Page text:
• Behavioral problems in other areas
  • Having a friend involved with dating violence

Physical violence and psychological aggression can extend beyond dating partners and affect same-sex peer relationships. An analysis of students in grades seven, nine, eleven, and twelve in a high-risk school district found that girls were significantly more likely than boys to report perpetration of physical violence and psychological aggression within dating relationships than boys were. However, boys were more likely than girls to report physically injuring a date, and also more likely than girls to report physical violence victimization and perpetration within same-sex peer relationships (Swahn et al., 2008).


Many older Americans, particularly women, experience intimate partner violence or abuse perpetrated by their family or other caretakers. According to the American Psychological Association (2007), each year an estimated 2.1 million older Americans experience physical, psychological, or other forms of abuse, neglect, or exploitation. But these statistics show only a small part of a horrific picture. Experts estimate that there are five unreported cases of abuse and neglect for every one reported.

Eight out of 10 abused elders are women, and those over age 80 are the most frequent victims of abuse. Lack of social support is a major risk factor for abuse. A study of 600 women ages 50 to 64 found that more than 5% experienced some form of abuse by their partners within the two years prior to the study. Women on public assistance reported even higher proportions of IPV as did those who had a recent history of homelessness (Somanti & Shibusawa, 2008). One study found that lifetime prevalence of IPV among older women was more than 26%; more than 18% experienced physical or sexual violence, and more than 20% experienced controlling behavior (Bonomi et al., 2007).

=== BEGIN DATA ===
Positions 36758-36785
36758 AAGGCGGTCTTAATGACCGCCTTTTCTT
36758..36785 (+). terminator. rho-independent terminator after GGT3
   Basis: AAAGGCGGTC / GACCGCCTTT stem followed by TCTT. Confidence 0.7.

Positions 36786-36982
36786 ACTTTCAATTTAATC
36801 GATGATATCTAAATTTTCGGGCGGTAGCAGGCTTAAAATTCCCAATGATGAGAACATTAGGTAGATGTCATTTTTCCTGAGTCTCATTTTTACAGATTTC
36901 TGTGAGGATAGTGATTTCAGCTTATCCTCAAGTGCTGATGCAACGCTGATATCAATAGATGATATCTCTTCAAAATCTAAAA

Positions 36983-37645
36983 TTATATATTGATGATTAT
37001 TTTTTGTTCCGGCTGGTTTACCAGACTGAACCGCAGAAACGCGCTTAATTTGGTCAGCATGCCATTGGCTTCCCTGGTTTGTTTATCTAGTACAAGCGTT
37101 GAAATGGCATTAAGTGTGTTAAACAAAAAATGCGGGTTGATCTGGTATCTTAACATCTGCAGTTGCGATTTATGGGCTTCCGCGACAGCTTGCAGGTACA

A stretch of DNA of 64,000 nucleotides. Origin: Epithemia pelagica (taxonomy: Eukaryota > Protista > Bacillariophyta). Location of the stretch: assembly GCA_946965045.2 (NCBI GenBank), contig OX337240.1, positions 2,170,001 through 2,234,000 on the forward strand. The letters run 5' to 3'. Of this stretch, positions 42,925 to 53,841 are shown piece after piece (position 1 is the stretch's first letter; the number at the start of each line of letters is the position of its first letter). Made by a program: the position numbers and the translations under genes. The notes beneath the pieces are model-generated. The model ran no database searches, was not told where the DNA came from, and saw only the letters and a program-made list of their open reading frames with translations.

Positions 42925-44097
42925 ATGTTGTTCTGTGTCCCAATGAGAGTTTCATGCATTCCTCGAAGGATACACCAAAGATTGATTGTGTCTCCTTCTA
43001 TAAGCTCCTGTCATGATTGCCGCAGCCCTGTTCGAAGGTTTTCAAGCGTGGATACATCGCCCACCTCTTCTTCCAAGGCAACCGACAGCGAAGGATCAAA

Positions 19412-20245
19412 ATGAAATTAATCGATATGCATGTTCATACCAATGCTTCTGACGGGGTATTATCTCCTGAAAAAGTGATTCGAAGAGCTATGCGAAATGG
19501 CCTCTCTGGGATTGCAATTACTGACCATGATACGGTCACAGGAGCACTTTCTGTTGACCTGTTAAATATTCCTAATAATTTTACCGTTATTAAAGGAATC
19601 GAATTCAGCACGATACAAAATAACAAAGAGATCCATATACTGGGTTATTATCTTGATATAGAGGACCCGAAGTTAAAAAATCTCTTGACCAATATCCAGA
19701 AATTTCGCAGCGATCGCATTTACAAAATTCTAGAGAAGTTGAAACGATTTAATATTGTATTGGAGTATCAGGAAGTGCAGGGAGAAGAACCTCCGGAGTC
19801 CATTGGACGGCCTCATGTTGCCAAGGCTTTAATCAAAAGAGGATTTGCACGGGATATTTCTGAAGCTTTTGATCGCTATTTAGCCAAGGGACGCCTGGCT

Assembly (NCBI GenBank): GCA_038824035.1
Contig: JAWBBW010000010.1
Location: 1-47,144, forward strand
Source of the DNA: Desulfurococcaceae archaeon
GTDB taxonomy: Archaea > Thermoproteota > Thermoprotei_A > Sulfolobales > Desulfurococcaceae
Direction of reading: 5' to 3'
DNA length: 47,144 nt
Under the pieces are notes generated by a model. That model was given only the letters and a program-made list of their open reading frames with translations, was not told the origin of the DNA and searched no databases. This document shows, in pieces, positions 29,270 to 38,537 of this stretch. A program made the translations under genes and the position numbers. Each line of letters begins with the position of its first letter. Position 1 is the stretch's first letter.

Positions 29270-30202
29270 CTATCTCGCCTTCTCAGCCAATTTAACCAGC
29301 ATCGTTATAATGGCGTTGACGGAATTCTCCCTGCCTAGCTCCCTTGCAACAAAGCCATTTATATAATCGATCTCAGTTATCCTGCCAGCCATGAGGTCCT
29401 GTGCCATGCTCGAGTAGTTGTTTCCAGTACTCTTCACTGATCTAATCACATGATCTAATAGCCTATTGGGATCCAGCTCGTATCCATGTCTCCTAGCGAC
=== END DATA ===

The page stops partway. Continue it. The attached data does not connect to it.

Media reports give the erroneous impression that elder abuse occurs primarily in nursing homes, but research indicates that most abuse and neglect of elders occurs at home. Most of the time, the perpetrators are spouses or family members (Hildreth et al., 2009).

Older women in abusive situations are the least likely to report IPV, primarily due to social and cultural values. A woman brought up in pre-1960s America tends to see her role as obeying her husband without question, believing that “you don’t air your dirty laundry in public.” Admitting that she’s being abused is admitting failure in the relationship. Some studies suggest that when asked, women will tell their physicians or other healthcare provider about abuse. However, most older women who do confide in someone about their abuse usually tell a close friend or family member.

Older women are more likely than younger women to experience violence for a longer time, generally a continuation of behaviors established early in a marriage. For some, however, abuse may begin in a new relationship after the divorce or death of a partner. For others, a decades-long marriage may become abusive for several reasons: failing health or disability of one partner, retirement, sexual changes, dementia, or use of alcohol or other drugs (Wilke & Vinton, 2005).